Risks to the pregnant mother
The virus affects pregnant women in a similar manner to non-pregnant women. There is currently no evidence that pregnant women are more likely to get seriously ill from COVID-19 infection compared to their non-pregnant counterparts. Worldwide, the majority of mothers have recovered well with a small proportion requiring oxygen supplementation and more specialised Intensive Care Unit (ICU) care.
Pregnant women with a greater risk of complications are those who are older, obese or have medical conditions like diabetes and hypertension. If a mother does become very ill as a result of COVID-19 infection, it is possible for the illness to cause a miscarriage or cause labour to start prematurely. In some situations where the mother is very unwell, the baby may need to be delivered to help with the mother’s heart and lung functions, possibly at a premature gestation.
Risks to the fetus/baby
There is a small possibility of the virus passing from the mother to the baby in the womb or upon birth (vertical transmission). However, studies across the world have shown the risk of vertical transmission to be low, and most infected babies recover well. To date, in Singapore, none of the babies born to COVID-19 infected mothers have had the infection.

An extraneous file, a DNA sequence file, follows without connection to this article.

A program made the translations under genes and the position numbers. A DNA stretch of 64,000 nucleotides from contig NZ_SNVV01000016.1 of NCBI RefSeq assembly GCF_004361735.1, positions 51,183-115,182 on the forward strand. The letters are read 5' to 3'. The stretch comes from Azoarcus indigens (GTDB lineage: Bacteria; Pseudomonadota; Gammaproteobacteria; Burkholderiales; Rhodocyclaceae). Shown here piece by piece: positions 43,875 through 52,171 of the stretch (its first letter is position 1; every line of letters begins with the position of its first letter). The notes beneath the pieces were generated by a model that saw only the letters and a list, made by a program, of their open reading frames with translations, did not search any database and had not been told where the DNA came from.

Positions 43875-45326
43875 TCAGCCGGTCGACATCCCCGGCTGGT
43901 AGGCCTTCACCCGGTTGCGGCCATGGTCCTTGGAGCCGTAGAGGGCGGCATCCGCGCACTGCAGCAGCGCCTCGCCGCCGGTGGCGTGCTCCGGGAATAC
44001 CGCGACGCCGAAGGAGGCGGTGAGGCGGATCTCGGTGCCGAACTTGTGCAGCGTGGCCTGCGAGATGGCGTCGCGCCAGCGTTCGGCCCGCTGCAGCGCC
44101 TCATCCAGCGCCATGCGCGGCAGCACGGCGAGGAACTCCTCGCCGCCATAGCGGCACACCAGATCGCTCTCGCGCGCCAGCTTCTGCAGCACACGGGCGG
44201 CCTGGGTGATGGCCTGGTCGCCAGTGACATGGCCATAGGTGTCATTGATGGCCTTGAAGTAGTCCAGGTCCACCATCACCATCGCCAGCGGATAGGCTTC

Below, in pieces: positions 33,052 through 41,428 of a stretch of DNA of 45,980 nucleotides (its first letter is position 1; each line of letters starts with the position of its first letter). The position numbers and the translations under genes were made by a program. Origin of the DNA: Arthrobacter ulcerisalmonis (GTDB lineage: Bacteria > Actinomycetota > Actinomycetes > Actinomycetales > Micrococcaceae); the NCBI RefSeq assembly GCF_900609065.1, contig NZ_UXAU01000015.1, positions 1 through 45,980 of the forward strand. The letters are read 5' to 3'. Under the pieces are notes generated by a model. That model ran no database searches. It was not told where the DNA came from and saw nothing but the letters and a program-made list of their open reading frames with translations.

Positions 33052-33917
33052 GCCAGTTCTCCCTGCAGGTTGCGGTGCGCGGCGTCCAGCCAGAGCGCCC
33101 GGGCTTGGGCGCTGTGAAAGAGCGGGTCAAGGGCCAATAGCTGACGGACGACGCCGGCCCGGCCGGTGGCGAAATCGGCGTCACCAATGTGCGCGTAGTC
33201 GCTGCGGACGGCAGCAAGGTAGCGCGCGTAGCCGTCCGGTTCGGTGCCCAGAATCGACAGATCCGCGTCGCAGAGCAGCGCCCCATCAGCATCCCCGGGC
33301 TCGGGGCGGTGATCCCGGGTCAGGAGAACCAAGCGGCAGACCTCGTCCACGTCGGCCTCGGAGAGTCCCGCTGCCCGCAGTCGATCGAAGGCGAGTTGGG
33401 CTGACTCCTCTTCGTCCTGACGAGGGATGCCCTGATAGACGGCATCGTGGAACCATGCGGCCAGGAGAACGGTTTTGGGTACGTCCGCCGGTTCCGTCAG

There is currently no evidence that COVID-19 infection in pregnancy leads to a higher risk of babies developing abnormalities. COVID-19 infection does not affect the baby’s risk of having a genetic or chromosomal abnormality such as Down syndrome.
Having a baby – the delivery process
The current evidence shows that the risk of neonatal COVID-19 infection is not higher with vaginal deliveries compared to Caesarean deliveries. Hence, COVID-19 infection is not a specific reason for requiring a caesarean delivery, unless there are other circumstances that necessitate it.
After the delivery
Based on the existing scientific evidence, babies do not seem to have an increased risk for COVID-19 infection. The risk of neonatal infection also does not seem to be greater even when the baby remains with the mother after delivery or if the baby is breast-fed. If the usual safety precautions are undertaken, for example, through wearing a mask and maintaining good hand hygiene at all times, Mothers with COVID-19 do not routinely need to be separated from their babies and breastfeeding can continue.
Thinking of having a baby
A common question is whether one should delay pregnancy till after the COVID-19 pandemic has passed.
As described above, the current evidence shows that pregnant women are not at higher risk of acquiring COVID-19 infection compared to non-pregnant individuals, and that babies are not at higher risk of developing abnormalities even if the mother is infected during pregnancy.
Fertility is time-sensitive and diminishes with age, especially after the age of 35. As it is uncertain at this point in time when the pandemic will be over, waiting indefinitely may reduce one’s chances of pregnancy due to increasing age. Do be reassured that it is safe to engage in antenatal care in clinics and hospitals because of all the precautions that are being undertaken in the form of strict screening and preventative policies such as safe distancing.